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Director Lee Daniels and his cast hit the red carpet at the New York premiere of "The Butler." They share their views on civil rights and explain why the movie is so special.
Supporters of Ronald Reagan aren't happy with the way "Lee Daniels' The Butler" portrays the 40th president, but none more so than his son, Michael Reagan.
The latter penned a scathing editorial for conservative web site, Newsmax, titled "The Butler from Another Planet," in which he blasted the historical drama's suggestion that his father was racist.
"There you go again, Hollywood. You've taken a great story about a real person and real events and twisted it into a bunch of lies," Reagan wrote.
"The Butler" tells the story of Cecil Gaines, an African-American who rose to become White House butler and served eight presidents, witnessing some of the most tumultuous events in 20th Century America, including the Civil Rights movement.
The film, scripted by Danny Strong ("Game Change"), is inspired by the life of real White House butler Eugene Allen who worked at the White House from 1952 to 1986 and whom the younger Reagan knew.
Which is why he can speak with authority on the subject.
Reagan attacked Tinseltown for making what he called "a cliched 'message movie'" particularly given the liberties director Lee Daniels and Strong took with Allen's life, such as giving Gaines a second son the real butler never had who joins the Black Panthers.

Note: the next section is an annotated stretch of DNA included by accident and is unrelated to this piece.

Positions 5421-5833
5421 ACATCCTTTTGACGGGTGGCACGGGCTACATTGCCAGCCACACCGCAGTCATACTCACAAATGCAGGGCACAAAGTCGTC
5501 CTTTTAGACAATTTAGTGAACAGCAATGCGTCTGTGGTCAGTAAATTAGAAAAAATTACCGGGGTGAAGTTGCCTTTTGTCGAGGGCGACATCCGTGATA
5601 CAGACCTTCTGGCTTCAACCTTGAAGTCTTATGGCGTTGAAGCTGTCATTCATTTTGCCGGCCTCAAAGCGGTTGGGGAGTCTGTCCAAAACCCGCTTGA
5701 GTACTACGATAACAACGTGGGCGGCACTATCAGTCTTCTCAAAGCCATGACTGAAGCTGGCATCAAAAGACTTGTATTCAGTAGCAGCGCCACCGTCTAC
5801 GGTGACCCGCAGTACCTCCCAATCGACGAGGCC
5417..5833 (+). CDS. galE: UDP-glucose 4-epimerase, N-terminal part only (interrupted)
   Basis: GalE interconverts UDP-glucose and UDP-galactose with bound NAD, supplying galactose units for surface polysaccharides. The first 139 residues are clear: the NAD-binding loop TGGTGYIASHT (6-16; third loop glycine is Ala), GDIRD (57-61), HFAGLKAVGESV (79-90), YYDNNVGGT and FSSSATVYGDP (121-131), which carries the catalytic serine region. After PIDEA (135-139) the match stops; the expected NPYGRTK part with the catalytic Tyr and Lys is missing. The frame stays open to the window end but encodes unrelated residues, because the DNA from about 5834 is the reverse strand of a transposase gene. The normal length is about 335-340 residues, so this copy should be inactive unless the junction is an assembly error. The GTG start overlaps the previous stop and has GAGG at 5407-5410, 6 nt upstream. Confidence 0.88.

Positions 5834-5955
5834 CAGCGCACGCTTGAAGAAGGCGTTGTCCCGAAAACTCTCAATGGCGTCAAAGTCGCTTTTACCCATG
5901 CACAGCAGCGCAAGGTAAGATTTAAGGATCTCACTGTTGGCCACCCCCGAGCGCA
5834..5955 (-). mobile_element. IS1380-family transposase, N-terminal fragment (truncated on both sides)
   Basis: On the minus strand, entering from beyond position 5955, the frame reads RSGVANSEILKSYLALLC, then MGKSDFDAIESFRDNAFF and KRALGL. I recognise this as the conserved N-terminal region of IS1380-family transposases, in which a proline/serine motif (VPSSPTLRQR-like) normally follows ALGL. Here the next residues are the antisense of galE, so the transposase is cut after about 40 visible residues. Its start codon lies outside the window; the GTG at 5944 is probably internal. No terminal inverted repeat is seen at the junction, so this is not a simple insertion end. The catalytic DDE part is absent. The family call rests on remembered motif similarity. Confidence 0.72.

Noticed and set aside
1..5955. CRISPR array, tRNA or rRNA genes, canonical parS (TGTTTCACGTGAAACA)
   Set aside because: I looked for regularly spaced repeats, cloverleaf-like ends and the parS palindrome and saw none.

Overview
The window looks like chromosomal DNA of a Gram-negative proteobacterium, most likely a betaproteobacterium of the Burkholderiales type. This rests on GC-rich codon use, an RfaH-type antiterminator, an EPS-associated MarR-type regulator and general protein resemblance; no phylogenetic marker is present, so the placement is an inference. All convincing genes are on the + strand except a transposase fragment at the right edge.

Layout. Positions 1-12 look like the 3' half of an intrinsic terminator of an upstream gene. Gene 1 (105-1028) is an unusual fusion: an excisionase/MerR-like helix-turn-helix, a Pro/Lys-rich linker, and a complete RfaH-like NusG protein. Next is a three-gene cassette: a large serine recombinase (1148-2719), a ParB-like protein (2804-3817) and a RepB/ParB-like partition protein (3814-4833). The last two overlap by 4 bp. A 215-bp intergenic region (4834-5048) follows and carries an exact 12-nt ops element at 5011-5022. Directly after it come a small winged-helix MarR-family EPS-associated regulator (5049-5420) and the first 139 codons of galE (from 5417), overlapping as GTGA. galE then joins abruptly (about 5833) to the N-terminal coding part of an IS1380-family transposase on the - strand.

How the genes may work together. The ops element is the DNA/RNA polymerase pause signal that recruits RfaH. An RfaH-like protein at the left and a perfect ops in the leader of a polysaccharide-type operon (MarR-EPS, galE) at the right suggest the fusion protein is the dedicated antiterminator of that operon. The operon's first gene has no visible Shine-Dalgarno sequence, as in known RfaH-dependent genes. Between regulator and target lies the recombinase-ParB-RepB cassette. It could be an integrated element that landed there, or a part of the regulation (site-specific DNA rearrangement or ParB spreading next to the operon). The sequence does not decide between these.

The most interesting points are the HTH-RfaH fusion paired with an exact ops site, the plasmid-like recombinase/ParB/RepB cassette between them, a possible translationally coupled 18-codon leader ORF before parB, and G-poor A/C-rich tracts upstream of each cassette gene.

In his column, he compares the real Butler to the big-screen version.
"Guess which one had a happy, quiet life and was married to the same woman for 65 years? And who had one son who served honorably in Vietnam and never made a peep of protest through the pre- and post-civil rights era?" asked Reagan.
"Now guess which butler grew up on a Georgia farm, watched the boss rape his mother and then, when his father protested the rape, watched the boss put a bullet through his father's head? Guess which butler feels the pain of America's racial injustices so deeply that he quits his White House job and joins his son in a protest movement?"
But what particularly rankled was the movie's insinuation that Reagan wanted to veto sanctions on apartheid South Africa when, in actuality, he said "it had to do with the geopolitics of the Cold War."
"Portraying Ronald Reagan as a racist because he was in favor of lifting economic sanctions against South Africa is simplistic and dishonest," he added. "If you knew my father, you'd know he was the last person on Earth you would call a racist."
Michael Reagan then went on to list a number of biographical tidbits about his late father that he accused Strong of dismissing, including the fact that the president appointed African-Americans to positions of power when he was governor of California.
He concluded his op-ed by chiding Hollywood for making stuff up to fit what he said was a liberal agenda.
"Despite what Hollywood's liberal hacks believe, my father didn't see people in colors. He saw them as individual Americans. If the liberals in Hollywood--and Washington--ever start looking at people the way he did, the country will be a lot better off," Reagan wrote.
A rep for the Weinstein Company which released "The Butler" was unavailable for comment.